Pulling up on the pedals through the top of the pedal stroke is a very common technique taught to mountain bikers. They are told that by pulling up with the trail leg they can generate equal tension on the pedals through the entire pedal stroke. Driving down hard with the leg, a.k.a “mashing”, is discouraged and is said to decrease power and efficiency.
However, some recent studies have called that advice into question (Mornieux et al. Int J Sports Med 2008; 29:817-822 & Korff et al. Med Sci Sports Exerc 2007; 39:991-995). Two studies in particular have shown that top level cyclists are not actually applying force to the pedal when pulling the trail leg up and, in fact, the power is coming almost exclusively from the lead leg. However, this does not mean that you do not want to “pull up” with the trail leg.
When looking at a good pedal stroke I keep going back to what a good running stride looks like since both are just ways to power lower body locomotion. I call it Barefoot Pedaling, which is an attempt to restore and apply natural movement to the bike, not actually pedaling without shoes.
When running, you need to flex the thigh with the hip flexors to return the trail leg to the start position so it can drive down hard into the ground to propel you forward. This means that you are pulling up with the trail leg but you are not trying to apply force into the running stride. If you are lazy with this return portion of the running stride you will have a weak overall stride and you will have to work on it, however you never try to add to your forward momentum with the trail leg.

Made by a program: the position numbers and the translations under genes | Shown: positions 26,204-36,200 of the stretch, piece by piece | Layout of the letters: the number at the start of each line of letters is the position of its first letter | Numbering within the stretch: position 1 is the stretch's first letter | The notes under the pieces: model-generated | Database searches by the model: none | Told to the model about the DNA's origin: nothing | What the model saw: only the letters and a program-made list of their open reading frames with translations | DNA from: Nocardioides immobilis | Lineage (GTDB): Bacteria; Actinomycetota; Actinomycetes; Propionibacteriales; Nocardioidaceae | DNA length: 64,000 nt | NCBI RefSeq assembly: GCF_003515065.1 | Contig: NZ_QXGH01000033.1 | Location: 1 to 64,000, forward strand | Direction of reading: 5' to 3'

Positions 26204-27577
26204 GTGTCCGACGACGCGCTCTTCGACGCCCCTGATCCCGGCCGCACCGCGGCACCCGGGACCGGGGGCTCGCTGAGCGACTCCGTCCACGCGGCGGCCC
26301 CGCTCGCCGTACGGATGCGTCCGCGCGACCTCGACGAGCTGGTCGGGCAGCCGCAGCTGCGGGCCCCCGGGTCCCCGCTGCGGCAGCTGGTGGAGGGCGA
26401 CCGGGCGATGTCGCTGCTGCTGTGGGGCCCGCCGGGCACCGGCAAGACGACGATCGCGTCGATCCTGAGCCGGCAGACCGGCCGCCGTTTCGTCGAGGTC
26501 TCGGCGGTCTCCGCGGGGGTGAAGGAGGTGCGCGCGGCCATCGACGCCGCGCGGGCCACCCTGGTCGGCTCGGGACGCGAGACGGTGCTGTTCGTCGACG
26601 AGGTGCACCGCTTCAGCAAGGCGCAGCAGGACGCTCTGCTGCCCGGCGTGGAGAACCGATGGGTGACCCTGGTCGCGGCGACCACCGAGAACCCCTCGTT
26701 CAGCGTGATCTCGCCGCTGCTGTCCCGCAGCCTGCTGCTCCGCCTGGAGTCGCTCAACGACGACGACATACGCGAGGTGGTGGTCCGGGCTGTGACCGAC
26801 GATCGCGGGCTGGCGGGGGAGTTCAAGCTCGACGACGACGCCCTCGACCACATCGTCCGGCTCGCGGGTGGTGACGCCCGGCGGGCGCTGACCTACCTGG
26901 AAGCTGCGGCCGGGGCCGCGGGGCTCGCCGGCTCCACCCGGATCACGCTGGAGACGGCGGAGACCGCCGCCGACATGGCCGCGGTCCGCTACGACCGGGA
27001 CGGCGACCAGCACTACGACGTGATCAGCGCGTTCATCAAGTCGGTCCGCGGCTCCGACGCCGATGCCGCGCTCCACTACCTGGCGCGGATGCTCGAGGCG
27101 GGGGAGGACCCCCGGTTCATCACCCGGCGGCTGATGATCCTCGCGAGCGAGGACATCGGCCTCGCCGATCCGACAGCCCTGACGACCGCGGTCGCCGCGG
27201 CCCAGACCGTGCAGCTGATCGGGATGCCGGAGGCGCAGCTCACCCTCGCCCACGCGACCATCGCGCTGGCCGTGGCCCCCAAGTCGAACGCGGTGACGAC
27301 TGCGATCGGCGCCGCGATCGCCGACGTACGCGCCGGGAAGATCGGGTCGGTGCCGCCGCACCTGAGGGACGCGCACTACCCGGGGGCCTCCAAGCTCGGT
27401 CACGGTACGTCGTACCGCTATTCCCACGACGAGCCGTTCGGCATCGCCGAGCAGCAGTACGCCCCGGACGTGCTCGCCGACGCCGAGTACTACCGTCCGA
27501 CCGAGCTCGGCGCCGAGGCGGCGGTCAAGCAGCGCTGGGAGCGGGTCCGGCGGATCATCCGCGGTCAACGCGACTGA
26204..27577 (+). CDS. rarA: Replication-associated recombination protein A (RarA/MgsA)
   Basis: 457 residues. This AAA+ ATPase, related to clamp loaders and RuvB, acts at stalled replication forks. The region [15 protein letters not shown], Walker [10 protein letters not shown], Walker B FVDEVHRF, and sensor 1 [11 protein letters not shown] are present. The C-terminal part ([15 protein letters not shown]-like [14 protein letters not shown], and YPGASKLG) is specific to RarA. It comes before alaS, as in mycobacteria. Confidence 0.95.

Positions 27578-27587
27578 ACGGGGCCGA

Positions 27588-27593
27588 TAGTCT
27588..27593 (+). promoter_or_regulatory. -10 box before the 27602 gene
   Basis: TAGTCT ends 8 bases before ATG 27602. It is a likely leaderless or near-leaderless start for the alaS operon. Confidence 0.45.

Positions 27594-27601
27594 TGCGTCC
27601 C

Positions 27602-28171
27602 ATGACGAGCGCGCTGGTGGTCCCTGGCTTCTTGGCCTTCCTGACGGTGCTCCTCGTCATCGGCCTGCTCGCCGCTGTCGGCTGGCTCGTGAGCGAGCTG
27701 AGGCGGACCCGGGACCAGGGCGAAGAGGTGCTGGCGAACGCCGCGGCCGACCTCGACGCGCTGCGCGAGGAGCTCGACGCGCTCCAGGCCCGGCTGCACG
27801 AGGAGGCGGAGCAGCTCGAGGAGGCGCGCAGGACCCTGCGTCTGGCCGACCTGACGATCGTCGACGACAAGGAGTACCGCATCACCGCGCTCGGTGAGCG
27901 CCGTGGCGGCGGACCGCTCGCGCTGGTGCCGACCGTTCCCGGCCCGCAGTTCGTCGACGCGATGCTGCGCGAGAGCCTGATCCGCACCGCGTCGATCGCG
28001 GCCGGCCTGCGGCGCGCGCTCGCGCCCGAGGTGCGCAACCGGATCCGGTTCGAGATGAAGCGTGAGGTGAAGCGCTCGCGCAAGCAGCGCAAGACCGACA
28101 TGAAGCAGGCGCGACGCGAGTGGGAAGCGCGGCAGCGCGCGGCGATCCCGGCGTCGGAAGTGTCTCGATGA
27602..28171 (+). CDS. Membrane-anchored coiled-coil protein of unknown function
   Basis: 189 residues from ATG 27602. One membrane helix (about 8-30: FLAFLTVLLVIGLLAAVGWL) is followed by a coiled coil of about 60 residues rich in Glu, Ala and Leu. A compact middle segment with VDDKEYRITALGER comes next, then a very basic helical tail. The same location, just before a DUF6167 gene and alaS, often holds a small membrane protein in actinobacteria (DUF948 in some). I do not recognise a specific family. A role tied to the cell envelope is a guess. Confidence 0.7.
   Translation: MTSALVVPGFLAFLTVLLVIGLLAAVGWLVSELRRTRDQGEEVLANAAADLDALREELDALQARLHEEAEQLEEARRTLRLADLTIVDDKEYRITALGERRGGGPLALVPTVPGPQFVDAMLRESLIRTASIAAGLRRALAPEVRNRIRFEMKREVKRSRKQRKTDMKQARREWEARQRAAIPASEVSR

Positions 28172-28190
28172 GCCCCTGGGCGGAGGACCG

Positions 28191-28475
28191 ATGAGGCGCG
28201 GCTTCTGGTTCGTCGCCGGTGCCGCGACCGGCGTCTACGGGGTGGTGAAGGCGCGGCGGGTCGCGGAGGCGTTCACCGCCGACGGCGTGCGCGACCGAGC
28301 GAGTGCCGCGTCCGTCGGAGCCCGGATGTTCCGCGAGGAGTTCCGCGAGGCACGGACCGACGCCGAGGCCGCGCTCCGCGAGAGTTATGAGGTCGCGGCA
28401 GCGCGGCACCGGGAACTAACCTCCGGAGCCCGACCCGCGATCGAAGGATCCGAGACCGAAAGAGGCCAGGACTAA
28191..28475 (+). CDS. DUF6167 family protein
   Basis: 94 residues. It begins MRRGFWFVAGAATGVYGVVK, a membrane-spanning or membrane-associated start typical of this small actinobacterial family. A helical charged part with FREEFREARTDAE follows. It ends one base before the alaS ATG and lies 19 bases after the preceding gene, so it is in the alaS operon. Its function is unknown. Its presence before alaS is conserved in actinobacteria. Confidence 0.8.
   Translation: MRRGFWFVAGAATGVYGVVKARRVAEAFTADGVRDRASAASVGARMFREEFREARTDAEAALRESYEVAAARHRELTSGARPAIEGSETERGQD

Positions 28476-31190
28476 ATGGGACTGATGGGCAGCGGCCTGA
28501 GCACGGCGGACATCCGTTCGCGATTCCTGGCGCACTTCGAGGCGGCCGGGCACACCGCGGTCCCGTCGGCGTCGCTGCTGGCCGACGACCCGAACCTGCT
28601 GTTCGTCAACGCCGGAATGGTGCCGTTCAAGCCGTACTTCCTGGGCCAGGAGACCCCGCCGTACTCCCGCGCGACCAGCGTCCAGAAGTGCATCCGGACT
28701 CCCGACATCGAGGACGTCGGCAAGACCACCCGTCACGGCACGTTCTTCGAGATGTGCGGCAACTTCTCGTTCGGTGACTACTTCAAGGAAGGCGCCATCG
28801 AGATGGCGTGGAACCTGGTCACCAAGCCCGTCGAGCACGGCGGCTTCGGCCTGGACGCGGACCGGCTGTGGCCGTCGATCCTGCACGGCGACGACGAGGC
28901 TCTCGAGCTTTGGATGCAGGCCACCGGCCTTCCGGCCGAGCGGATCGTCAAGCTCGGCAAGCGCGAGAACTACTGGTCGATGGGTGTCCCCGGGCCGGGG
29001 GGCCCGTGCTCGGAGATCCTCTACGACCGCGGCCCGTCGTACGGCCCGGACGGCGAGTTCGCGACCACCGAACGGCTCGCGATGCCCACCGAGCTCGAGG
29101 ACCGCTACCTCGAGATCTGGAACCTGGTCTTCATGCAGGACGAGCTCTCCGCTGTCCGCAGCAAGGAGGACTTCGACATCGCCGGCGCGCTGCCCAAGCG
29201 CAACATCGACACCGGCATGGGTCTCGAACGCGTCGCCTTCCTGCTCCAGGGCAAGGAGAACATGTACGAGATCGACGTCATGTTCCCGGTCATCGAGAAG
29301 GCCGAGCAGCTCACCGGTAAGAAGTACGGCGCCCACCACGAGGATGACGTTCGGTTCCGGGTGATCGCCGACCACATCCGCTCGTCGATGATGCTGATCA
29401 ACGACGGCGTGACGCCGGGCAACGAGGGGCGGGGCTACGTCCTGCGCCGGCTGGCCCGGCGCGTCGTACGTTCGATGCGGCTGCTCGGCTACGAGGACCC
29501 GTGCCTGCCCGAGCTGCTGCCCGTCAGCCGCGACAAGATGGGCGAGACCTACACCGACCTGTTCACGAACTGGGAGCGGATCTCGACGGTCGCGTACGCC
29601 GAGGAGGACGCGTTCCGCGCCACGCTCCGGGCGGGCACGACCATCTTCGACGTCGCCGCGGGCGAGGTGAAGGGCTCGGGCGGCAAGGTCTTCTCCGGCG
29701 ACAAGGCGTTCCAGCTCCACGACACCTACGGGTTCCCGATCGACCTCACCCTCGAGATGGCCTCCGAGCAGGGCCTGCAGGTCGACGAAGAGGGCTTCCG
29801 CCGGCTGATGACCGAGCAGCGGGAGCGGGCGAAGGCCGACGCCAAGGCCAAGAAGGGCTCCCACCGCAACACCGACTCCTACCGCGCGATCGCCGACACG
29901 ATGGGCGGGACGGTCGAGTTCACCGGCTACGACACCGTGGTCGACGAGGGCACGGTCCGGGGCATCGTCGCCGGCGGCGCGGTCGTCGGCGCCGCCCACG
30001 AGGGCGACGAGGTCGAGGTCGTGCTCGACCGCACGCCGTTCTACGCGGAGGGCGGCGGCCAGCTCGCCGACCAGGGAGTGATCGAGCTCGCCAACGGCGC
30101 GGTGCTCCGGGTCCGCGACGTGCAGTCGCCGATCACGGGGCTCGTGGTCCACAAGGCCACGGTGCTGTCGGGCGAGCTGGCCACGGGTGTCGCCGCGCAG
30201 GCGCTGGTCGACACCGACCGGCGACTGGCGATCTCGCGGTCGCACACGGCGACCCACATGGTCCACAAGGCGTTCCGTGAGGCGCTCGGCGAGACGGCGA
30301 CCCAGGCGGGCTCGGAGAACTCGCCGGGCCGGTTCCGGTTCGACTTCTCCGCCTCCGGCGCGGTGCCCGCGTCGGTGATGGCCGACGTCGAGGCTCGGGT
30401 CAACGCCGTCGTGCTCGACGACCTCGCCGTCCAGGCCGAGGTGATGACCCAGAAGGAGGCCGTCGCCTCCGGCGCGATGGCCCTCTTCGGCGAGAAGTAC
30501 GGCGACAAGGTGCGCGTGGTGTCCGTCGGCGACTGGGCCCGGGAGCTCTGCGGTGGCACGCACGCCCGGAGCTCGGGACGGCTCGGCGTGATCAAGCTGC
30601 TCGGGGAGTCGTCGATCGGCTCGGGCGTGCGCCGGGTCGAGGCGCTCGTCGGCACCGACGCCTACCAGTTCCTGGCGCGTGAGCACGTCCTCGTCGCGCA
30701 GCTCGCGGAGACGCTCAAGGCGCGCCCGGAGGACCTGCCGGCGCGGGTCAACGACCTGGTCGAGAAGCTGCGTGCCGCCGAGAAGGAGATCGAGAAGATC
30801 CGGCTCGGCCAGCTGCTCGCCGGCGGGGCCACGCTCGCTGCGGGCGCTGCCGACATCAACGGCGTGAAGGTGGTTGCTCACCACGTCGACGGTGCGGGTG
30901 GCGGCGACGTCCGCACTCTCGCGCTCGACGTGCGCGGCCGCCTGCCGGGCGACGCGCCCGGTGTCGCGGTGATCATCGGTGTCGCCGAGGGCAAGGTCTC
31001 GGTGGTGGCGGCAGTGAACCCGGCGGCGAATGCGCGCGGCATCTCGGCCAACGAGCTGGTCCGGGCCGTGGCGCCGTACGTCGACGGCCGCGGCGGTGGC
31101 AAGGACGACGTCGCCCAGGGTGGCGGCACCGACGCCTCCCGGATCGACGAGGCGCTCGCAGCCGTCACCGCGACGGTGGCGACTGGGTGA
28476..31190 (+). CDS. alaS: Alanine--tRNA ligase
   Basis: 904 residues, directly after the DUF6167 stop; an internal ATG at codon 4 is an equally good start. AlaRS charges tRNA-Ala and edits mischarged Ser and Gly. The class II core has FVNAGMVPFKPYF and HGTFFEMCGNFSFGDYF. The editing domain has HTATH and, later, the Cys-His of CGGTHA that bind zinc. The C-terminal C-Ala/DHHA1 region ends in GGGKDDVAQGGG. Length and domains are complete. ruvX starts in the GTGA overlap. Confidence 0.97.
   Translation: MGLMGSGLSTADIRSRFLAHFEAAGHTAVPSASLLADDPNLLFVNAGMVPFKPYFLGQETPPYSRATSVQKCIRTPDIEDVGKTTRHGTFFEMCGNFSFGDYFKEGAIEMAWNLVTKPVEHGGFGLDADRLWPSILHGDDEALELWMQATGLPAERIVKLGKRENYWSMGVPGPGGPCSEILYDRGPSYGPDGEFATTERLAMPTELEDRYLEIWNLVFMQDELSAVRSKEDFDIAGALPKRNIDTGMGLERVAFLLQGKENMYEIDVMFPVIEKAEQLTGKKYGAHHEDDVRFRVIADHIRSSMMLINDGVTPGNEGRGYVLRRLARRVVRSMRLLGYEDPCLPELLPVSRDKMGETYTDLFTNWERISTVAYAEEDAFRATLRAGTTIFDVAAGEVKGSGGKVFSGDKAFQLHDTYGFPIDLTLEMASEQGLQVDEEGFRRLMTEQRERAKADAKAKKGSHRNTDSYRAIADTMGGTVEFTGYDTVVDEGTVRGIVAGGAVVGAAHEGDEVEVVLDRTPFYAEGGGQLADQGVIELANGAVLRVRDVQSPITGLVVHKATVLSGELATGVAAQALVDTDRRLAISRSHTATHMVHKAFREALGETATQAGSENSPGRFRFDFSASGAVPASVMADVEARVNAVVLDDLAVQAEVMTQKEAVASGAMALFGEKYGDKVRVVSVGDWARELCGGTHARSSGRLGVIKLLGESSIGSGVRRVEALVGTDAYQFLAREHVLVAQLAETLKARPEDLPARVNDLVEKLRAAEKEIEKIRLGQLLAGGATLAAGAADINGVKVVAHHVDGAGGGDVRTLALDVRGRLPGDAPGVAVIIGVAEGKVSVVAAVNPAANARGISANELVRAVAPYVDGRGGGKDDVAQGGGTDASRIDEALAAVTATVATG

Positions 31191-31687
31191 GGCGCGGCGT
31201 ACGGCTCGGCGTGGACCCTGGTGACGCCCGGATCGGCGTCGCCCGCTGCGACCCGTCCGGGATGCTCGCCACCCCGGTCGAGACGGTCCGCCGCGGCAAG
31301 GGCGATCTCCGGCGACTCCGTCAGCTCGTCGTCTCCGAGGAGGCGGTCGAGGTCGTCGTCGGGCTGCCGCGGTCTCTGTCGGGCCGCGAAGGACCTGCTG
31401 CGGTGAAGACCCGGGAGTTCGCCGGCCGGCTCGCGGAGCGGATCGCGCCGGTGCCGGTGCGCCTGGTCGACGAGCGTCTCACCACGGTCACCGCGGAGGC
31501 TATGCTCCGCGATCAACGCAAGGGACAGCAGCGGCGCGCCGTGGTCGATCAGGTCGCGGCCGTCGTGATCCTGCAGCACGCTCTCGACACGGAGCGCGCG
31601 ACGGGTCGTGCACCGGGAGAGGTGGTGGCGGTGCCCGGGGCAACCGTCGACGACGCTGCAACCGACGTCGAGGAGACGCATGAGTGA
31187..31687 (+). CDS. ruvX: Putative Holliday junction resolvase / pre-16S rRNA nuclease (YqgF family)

That’s where the difference lies on the bike as well and where the confusion over good advice stems from. There is a HUGE difference between pulling up with the hip flexors to get the trail leg back into position and purposefully applying force into the pedals in an attempt to “add to” to the pedal stroke’s power. Top cyclists are pulling through the top and spinning circles, they are just doing it through a much different mechanism than most riders arrive at when given the same advice.
You don’t want to relax the trail leg and let it create drag on the pedals, which interfere with power being generated by the lead leg. However, when you tell a rider that they want to apply force through the top of the pedal stroke they can accomplish it in a variety of ways that have nothing to do with maintaining a solid core and proper use of the hip flexors. The most common way is to pull up on the pedals by bringing the knees towards the chest using the abs, which will usually place a lot of strain on the lower back.
This is also why riders have trouble switching from clipless pedals to flat pedals, which is indicator of a bad pedal stroke. In fact, one of the studies mentioned earlier showed that top riders apply the same pedal stroke technique regardless of the type of pedal they were on (Mornieux et al. Int J Sports Med 2008; 29:817-822). You can still pull up with the hip flexor to get the trail leg over the top and in position with flat pedals but you can’t apply force into the pedals any more – flat pedals simply highlight which technique you are using.
If you find that your feet fly off the pedals when you try flats then you have developed some bad habits that are being exposed – concentrate on the lead leg drive and focus on pulling the top of your thigh up towards your belly button, not on pulling the pedals up with your feet.
I think that this explains why there is so much confusion when it comes to proper pedaling technique – top riders explain what they “feel”, but what they feel and what drives that feeling are two different things. By focusing on the symptoms of a good pedal stroke we’ve missed the boat on the true cause, which is a focus on the hips and not the feet/ pedals. This will help you restore natural movement to the bike and help you develop a pedal stroke that you can apply to any type of pedals and see better power and efficiency.
The #1 lie is that you want to pull the foot and pedal up – you instead need to focus on pulling the thigh up at the hip. This technique will help you develop a smooth, consistent pedal stroke to flats or clipless pedals.
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